Tax revenues are projected to increase by 2.5% of GDP over the programme, largely due to the implementation of the value added tax, while primary expenditures will be reduced by 3.5% owing to reduction of subsidies – particularly for energy – and containing the wage bill. Social protection programmes will be simultaneously implemented.
Friends in dry places
Observers also point to the impact geopolitics could have on investor sentiment, in particular Cairo’s recent strained relations with GCC allies, most notably Saudi Arabia. Most recently, a court in Cairo on Monday (16 January) ruled against Egypt’s transfer of two small islands of Tiran and Sanafir near the Gulf of Aqaba, to Saudi Arabia.
“The size of GCC aid to Egypt since July 2013 exceeded USD 25bn” said Eid-Oakden. “But relations have recently been strained, in particular over Cairo’s less-than-enthusiastic support for Saudi efforts in Syria and Yemen, and the recent scuffle over the return of the Red Sea islands to Saudi Arabia.”
This seems to have some investors worried. “I don’t want to increase my exposure to Egypt whatever the price, even if it is attractive, because of the political situation,” said a London based EM portfolio manager. “It’s complicated, as of now the country receives huge financial support from Saudi Arabia but since the Syrian conflict there has been some divergence.”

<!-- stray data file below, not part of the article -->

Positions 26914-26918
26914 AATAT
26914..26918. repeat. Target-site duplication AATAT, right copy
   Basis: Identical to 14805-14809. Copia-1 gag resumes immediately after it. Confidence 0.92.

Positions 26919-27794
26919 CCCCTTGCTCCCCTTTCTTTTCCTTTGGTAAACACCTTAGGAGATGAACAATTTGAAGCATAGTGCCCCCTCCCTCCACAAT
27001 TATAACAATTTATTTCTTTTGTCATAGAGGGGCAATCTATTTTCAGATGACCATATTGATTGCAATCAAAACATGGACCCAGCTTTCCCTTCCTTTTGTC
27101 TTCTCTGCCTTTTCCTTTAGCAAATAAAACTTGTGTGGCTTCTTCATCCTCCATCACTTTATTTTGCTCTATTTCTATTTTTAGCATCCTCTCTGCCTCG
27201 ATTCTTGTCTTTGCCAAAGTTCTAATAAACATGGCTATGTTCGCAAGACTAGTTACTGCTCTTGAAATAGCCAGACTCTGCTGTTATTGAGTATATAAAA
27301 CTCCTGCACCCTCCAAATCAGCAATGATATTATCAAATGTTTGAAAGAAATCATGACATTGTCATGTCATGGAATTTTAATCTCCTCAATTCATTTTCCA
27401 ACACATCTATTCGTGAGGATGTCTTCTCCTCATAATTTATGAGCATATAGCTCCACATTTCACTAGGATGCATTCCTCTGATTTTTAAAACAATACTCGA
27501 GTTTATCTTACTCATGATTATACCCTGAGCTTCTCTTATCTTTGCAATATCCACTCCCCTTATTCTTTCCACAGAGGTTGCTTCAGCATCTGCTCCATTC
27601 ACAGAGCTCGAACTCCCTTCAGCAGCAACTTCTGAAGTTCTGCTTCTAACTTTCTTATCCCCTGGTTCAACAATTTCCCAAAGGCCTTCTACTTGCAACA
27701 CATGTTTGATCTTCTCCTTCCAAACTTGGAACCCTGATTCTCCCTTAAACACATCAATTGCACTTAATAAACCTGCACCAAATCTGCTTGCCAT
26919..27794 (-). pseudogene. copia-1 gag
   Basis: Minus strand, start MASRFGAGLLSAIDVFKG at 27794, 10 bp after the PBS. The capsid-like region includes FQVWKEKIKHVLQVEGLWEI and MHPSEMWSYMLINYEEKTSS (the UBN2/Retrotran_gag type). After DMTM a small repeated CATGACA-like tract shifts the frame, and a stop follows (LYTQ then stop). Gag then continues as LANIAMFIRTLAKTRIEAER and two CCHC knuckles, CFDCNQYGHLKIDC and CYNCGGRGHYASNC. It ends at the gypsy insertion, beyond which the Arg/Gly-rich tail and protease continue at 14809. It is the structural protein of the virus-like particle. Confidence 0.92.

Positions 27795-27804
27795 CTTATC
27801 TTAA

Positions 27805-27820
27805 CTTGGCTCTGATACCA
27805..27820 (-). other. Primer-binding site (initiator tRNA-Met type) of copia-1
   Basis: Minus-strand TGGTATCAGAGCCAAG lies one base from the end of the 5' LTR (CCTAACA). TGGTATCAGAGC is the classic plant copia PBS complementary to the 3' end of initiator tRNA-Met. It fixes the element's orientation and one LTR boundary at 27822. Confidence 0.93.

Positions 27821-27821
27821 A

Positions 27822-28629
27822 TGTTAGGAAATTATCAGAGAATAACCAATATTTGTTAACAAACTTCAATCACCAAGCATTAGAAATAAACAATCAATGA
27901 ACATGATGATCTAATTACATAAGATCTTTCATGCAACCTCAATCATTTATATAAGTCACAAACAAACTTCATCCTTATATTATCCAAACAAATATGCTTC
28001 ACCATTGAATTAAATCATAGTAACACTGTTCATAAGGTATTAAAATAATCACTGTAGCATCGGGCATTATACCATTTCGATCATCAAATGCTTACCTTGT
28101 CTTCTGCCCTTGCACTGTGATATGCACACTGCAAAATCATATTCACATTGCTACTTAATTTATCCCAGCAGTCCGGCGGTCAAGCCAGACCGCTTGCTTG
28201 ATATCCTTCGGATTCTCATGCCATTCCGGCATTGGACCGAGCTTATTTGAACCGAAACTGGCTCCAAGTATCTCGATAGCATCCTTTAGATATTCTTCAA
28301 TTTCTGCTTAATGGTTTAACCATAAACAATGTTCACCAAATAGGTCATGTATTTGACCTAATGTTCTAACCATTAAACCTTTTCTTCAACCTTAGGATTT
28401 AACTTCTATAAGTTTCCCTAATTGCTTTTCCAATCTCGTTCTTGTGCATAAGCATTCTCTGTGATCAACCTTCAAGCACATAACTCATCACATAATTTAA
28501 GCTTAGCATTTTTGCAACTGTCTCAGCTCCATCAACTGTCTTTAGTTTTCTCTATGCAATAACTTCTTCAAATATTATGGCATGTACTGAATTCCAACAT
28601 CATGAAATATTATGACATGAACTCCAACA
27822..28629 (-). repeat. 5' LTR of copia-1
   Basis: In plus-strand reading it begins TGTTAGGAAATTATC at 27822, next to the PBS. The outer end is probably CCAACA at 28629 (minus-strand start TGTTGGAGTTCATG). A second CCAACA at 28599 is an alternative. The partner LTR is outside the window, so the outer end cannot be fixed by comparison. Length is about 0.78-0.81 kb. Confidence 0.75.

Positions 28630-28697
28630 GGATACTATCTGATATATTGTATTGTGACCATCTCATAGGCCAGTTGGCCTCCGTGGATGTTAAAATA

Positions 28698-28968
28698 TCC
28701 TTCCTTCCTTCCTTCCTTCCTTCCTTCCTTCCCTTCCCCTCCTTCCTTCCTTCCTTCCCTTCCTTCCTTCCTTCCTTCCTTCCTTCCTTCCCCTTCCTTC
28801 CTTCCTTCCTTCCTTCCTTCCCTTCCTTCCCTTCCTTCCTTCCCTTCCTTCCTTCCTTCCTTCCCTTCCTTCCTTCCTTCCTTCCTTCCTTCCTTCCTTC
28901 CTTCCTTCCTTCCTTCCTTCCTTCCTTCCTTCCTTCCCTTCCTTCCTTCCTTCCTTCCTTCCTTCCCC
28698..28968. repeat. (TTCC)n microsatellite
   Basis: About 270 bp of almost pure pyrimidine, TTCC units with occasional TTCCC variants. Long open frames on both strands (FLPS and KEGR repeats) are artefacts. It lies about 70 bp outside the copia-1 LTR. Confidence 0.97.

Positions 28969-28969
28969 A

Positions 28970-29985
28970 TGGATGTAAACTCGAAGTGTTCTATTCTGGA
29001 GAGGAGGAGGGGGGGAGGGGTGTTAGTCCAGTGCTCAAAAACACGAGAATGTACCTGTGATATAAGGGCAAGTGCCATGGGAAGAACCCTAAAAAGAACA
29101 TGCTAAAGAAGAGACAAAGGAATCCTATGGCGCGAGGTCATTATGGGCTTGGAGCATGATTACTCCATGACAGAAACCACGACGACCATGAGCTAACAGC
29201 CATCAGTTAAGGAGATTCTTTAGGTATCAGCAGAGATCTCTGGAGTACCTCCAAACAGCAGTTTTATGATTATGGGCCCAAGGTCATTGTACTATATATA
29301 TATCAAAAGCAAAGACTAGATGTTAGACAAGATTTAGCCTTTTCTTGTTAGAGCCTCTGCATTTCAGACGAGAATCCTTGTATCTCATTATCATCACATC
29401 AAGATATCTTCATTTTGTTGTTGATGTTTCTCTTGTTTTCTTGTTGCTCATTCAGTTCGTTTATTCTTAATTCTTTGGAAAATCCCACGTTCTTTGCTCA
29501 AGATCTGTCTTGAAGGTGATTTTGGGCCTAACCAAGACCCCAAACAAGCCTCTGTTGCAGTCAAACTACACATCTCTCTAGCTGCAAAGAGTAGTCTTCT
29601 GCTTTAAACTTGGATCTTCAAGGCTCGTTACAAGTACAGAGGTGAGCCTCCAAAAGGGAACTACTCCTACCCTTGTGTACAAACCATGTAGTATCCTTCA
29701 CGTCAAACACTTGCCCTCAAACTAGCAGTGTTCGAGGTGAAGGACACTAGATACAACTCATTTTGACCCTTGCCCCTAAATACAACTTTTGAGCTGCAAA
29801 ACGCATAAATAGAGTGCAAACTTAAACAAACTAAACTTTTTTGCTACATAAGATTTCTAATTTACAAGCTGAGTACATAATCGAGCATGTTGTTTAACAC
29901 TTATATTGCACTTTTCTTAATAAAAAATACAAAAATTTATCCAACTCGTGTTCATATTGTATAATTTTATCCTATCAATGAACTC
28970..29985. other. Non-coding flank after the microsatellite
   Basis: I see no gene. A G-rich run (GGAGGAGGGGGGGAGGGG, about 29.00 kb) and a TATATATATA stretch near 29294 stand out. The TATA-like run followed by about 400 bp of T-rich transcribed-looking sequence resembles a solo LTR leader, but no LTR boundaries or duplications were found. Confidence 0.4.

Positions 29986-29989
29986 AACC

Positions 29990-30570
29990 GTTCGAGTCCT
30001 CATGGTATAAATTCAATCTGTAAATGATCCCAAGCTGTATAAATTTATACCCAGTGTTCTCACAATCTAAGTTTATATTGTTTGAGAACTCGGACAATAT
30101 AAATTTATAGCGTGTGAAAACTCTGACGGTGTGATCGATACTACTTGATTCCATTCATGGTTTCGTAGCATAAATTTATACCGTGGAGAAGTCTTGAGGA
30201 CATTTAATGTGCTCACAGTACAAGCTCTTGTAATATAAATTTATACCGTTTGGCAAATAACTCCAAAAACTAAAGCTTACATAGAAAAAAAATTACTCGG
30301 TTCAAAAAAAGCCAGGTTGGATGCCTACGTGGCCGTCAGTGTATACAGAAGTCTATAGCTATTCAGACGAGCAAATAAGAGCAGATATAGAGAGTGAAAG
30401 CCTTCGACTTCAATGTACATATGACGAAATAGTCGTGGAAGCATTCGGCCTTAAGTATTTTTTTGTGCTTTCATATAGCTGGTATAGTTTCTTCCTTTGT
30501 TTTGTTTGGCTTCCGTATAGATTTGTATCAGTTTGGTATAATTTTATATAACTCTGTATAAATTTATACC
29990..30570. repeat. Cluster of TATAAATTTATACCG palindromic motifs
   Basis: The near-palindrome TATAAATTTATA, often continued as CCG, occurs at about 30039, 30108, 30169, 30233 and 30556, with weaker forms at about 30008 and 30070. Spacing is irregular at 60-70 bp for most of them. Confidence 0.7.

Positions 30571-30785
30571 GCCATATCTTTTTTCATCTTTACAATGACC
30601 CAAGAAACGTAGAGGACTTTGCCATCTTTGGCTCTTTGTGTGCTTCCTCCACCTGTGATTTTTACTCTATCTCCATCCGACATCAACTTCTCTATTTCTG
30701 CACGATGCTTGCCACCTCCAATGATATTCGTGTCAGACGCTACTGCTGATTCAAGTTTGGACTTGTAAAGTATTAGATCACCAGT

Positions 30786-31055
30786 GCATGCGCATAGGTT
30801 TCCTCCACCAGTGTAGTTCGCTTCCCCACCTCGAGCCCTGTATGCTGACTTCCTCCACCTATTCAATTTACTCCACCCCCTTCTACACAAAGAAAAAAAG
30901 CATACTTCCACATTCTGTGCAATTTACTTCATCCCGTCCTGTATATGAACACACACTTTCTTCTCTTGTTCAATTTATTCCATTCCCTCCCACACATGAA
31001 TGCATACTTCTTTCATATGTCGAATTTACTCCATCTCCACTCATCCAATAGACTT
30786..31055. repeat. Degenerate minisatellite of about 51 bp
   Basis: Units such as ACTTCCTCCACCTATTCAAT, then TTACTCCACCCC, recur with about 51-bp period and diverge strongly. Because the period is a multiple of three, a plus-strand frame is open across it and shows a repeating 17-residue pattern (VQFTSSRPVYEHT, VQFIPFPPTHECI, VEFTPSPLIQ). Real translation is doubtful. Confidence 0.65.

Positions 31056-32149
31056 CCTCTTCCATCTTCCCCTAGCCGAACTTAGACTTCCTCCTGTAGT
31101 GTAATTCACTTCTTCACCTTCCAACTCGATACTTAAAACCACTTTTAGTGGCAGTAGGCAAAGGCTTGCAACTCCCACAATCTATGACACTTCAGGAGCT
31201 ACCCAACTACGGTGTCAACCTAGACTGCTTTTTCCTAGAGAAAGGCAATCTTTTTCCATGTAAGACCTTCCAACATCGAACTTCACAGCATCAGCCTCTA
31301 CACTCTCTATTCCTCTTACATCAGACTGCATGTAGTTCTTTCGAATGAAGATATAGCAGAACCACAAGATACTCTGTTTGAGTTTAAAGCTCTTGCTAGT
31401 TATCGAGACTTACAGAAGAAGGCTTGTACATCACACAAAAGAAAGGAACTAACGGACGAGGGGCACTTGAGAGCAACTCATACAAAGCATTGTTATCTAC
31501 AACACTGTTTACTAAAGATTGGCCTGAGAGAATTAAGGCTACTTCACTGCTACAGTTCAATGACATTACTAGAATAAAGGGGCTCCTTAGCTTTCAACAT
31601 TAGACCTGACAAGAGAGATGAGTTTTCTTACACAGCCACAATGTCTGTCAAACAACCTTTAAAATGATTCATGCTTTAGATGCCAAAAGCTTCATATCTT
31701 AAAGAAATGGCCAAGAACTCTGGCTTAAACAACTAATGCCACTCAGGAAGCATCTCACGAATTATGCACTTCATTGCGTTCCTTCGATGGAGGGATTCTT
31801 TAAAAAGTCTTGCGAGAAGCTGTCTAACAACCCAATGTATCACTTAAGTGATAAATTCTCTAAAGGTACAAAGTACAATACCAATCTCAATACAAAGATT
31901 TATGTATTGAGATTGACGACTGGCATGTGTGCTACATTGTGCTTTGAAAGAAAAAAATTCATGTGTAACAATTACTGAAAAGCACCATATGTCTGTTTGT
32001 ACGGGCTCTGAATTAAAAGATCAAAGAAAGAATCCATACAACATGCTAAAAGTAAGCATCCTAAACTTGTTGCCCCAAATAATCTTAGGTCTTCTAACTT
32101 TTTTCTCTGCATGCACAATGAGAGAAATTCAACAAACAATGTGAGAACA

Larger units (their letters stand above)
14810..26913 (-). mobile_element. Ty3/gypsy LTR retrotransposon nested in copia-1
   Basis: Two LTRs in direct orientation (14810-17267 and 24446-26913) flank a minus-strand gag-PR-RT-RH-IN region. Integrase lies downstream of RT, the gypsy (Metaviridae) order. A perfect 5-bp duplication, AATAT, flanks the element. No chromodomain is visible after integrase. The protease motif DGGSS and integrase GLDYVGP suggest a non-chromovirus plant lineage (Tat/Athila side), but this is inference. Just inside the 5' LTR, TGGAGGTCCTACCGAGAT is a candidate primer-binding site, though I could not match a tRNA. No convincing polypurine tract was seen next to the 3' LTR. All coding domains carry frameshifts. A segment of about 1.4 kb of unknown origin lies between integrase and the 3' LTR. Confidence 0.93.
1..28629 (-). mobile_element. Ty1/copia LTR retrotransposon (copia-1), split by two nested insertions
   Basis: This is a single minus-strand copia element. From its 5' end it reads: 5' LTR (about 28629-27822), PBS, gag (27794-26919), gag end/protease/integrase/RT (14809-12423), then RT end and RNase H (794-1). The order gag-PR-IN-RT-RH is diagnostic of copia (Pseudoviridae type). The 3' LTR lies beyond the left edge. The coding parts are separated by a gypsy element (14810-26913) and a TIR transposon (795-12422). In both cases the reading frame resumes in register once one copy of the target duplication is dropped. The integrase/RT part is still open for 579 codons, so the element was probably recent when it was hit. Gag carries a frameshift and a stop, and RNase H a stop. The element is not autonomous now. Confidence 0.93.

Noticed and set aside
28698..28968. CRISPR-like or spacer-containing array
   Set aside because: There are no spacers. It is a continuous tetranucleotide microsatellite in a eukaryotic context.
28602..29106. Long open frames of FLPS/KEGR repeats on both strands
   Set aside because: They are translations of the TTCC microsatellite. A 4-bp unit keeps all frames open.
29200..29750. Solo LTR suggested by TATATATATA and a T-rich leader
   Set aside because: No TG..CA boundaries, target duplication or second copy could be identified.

Others agree and point to Egypt’s overreliance on external backers. “The country [Egypt] continues to survive on bail-outs/hand-outs. On a standalone basis the country is a basket case,” said a UAE based fixed income investor. “One has to take a view on the continuation of external support to form a view on whether you will ever see your money again,” he added.
However, other observers take a more constructive view, arguing that recent political events are unlikely to completely destroy Egypt’s relations with the Gulf. They explain that it is in the Gulf’s as well as Egypt’s western allies (the US and UK) interests to continue to support Cairo’s finances.